Statements by individuals, such as former New Mexico state Rep. Kathy McCoy of Albuquerque, who commented, “Thank you EPA. If a private company had done this, they’d be jailed and fined within minutes” are inflammatory. Anyone who works in the field of water resources understands that hydrology is not that simple – ever. Gold King Mine contained pressurized acid water in large part due to past mining activities – a complex network of mine tunnels intercepted groundwater and exposed it to pyrite and oxygen, producing acid mine drainage. When Sunnyside Gold Corporation expanded their American Tunnel below the Gold King Mine in 1959, the Upper Gold King mine went dry. When they closed the American Tunnel in 1991, Sunnyside’s clean-up strategy included placing multiple bulkheads over tunnel openings, creating back-ups of acid mine water into their mine. It is possible that the pressure created cracks and leaks into neighboring mines such as Gold King, refilling it with acid water. The “dam” that was breached wasn’t a bulkhead placed by Gold King – it was created when a tunnel collapsed and it was the pressure that built up behind it that the EPA underestimated. The fact is, private companies’ past actions and activities were partly responsible for the mine breach.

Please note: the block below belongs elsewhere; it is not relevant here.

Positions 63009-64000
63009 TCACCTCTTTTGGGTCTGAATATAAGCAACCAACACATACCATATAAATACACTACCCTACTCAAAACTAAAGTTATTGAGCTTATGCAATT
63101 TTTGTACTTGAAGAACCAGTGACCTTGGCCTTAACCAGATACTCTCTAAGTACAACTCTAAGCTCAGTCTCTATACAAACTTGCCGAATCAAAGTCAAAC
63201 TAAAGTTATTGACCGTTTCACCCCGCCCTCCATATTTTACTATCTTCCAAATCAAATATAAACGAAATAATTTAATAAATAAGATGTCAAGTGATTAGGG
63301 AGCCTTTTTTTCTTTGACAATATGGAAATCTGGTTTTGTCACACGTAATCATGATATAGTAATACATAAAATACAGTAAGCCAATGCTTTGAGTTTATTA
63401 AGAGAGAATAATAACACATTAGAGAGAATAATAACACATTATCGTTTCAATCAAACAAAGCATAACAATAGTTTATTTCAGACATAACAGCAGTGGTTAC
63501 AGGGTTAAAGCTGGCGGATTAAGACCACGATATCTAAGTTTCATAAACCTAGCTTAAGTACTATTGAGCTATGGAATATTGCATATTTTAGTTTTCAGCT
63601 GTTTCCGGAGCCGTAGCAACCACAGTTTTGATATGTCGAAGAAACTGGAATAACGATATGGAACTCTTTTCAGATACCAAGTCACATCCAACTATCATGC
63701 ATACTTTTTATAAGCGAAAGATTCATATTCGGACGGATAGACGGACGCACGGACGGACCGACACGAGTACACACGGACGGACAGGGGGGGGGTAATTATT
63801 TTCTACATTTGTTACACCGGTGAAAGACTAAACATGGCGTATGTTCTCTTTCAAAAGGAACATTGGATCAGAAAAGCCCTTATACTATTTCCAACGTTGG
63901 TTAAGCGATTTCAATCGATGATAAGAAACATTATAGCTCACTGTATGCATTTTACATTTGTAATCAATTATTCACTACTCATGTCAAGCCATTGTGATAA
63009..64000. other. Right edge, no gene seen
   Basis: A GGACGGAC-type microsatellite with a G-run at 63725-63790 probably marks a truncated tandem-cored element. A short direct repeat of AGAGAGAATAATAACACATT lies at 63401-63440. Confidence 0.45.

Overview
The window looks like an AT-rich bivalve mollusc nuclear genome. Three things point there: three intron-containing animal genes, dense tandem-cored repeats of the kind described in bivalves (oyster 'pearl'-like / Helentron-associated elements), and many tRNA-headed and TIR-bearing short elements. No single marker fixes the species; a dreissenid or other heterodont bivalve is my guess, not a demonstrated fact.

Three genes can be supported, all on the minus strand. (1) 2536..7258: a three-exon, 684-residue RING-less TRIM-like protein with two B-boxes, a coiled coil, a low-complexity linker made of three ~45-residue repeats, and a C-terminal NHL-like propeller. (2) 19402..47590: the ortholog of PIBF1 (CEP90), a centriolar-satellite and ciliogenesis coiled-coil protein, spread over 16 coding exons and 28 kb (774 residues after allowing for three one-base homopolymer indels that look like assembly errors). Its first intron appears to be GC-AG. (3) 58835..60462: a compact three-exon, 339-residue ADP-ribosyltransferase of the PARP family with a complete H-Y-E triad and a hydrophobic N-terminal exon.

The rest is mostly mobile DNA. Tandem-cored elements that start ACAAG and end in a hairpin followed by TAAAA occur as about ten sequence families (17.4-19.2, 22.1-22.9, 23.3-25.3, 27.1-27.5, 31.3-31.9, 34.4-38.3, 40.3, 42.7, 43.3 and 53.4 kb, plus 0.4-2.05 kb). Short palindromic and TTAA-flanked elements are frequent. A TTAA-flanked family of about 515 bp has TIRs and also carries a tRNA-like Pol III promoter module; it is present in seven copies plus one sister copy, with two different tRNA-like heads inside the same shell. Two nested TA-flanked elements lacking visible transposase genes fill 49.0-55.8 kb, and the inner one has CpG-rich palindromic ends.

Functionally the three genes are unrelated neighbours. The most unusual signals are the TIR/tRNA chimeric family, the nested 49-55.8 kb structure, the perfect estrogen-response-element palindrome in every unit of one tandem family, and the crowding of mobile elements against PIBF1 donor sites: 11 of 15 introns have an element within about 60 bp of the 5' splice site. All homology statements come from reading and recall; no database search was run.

The bigger problem here that is being overlooked – intentionally or not – is that, as Thompson points out, “Gold King Mine is only one of hundreds of abandoned mines in the basin, and one of dozens that are draining nasty water.” And that is just in the Las Animas River basin. The Bureau of Land Management (BLM) maintains a national inventory of known abandoned mines on public lands. According to the Bureau of Land Management (BLM), “Abandoned mines generally include a range of mining impacts, or features that may pose a threat to water quality, public safety, and/or the environment. For many minenevadaabandoned mines, no current claimant of record or viable potentially responsible party exists.” As of April 18, 2014, the BLM abandoned mine inventory included “nearly 46,000 sites and 85,000 features. Approximately 23% of the sites have either been remediated, have reclamation actions planned or underway, or do not require further action.  The remaining 80% require further investigation and/or remediation.”